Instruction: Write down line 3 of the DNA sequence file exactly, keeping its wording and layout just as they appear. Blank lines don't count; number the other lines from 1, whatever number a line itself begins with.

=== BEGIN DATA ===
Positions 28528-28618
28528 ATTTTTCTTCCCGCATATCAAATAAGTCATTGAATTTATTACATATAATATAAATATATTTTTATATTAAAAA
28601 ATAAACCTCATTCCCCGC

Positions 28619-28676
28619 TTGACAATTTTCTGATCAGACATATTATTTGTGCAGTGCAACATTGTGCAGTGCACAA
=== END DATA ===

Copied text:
28601 ATAAACCTCATTCCCCGC